From Cuba With Love
By Ava Roosevelt
I often wonder how much has changed in Cuba since 2002 when my late husband, William D. Roosevelt, and I traveled to Havana under the auspices of a Washington, D.C. think-tank to seek an alternative treatment for Bill’s recurring prostate cancer. We were told Fidel Castro was afflicted with the same disease, but even to this day in this secretive nation, it is still not clear what ails the Communist dictator.
To get to Cuba, we flew our plane to Nassau, Bahamas, and boarded a government-operated Cubana de Aviacion flight to Jose’ Marti Airport in Havana. Neither the bumpy flight nor a sip of the strongest coffee compared to the jolt of adrenaline I felt stepping on the ground in this forbidden land.
Cuba has been caught in a time warp dating back to the 1950s. The cars, the buildings and people all suggest a simpler, less sophisticated time. I was strongly advised to travel light, carry lots of dollar bills, bring a first aid kit, and be careful what we say.
Our transportation was provided by a government driver named Raul who pretended not to speak English. My heart skipped when I discovered a shoebox-size recording device on the car seat. On the way to the Parque Central Hotel, scenes of deprivation and poverty shook my soul, filling me with profound sadness. Yet, in spite of their circumstances, people seemed to be happy. These impoverished scenes altered my perception of life.
While Bill busied himself with meetings, I decided to see as much of this curious country as I could. I was fascinated by this tiny speck of human existence closed to the world for nearly half a century. Frustrated with my poor Spanish, Raul finally turned off the recorder and opened up. It turned out he was an American-educated engineer who spoke English well. He told me he was in pain. His face was swollen and he ingested tablets that weren’t helping. I offered him a $10 antibiotic pill from my portable pharmacy.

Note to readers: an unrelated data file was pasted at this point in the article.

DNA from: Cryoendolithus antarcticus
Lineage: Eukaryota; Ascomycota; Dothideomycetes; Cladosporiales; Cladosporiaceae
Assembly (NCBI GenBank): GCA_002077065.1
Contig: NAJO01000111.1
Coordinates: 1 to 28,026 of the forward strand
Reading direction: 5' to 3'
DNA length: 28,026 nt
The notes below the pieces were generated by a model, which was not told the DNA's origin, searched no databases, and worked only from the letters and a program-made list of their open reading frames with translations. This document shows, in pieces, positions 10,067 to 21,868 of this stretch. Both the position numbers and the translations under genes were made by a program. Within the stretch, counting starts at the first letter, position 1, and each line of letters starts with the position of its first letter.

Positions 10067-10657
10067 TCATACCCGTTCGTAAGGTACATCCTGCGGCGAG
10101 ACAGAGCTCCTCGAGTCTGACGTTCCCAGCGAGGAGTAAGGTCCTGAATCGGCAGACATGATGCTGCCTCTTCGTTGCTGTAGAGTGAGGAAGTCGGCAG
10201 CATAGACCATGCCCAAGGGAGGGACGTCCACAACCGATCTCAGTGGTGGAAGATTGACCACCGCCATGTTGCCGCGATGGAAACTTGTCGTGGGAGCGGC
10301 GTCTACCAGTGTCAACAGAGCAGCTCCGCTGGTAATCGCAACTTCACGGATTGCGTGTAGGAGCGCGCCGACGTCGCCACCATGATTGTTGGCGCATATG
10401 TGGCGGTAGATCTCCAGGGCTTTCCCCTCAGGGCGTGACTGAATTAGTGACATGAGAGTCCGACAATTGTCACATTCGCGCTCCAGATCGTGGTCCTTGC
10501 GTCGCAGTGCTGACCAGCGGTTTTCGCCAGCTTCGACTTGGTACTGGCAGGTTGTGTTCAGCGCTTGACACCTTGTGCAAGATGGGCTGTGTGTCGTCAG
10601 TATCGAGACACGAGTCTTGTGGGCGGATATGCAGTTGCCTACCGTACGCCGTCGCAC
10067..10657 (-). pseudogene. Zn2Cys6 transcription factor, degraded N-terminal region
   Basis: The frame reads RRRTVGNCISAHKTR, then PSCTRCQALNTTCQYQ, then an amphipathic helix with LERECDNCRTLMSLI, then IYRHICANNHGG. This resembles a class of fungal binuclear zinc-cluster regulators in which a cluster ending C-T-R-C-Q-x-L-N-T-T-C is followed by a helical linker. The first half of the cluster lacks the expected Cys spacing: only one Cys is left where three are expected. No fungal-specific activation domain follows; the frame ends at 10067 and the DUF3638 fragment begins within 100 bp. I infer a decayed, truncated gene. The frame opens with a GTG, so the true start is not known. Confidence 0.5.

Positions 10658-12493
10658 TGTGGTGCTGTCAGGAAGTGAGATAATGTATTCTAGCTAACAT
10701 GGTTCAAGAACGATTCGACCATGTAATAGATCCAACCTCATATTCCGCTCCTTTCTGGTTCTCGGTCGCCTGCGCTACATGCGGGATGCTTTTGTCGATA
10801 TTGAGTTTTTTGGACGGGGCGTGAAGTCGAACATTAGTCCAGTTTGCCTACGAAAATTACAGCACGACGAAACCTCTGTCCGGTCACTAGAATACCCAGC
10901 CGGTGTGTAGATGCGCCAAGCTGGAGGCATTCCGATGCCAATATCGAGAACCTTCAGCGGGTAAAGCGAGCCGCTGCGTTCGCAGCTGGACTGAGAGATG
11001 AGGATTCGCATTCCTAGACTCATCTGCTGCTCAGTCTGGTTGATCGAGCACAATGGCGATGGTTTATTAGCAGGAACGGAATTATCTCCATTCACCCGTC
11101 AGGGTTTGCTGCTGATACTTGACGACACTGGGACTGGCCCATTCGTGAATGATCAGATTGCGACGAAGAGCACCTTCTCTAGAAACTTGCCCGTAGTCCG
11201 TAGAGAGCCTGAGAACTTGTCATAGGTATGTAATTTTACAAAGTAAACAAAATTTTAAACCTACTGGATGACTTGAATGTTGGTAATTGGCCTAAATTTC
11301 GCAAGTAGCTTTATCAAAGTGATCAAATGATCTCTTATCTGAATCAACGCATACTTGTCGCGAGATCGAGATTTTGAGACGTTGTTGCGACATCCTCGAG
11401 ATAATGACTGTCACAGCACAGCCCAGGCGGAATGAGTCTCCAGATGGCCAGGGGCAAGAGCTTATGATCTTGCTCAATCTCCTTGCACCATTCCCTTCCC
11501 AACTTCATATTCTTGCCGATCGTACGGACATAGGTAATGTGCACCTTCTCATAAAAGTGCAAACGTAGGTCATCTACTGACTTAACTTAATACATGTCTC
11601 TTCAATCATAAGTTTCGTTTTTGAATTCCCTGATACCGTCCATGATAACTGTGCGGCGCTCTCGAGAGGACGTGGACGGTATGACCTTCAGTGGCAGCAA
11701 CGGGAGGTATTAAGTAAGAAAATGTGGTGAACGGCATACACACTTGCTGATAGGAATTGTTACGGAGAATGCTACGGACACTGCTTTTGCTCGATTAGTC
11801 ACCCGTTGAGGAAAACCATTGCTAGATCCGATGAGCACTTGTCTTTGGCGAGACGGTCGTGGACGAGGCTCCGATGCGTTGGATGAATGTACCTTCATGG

“I can’t step inside your hotel, Señora. It’s against the law.”
“I’ll give it to you later. Meanwhile, let’s go to the Havana Yacht Club.”
“I am a member there,” Raul volunteered.
I used my best acting abilities to hide my utter astonishment.
“Can you join us for lunch?”
“Si, Señora, with pleasure. I am allowed to bring guests.”
When we stepped inside the yacht club, I heard the echoes of grand soirées held there during the reign of Fulgencio Batista. My Cuban-American friends had told me stories of better days on the island, but their tales didn’t do justice to the utter beauty of the club and beach. The 20-inch grilled lobster tail was the best I ever had, but watching Raul’s eyes fill with joy while ordering topped the visit. I suspected he had not eaten much for days.
Quest for a Cancer Cure for Bill
The Medical and Surgical Research Center (CIMEQ) was next on our list to visit in Havana. Bill and I were eager to learn if the center’s cancer research could provide an effective treatment for him. Alas, CIMEQ’s program was in its infancy. The doctors and staff, nearly all educated in the U.S., were fluent in English and shared insights into Cuba’s sophisticated hepatitis vaccination program. These and other vaccinations are available to all Cubans. As part of a program sharing Fidel Castro’s communist political doctrine, 15 million individuals worldwide have been given access to lifesaving research and medications.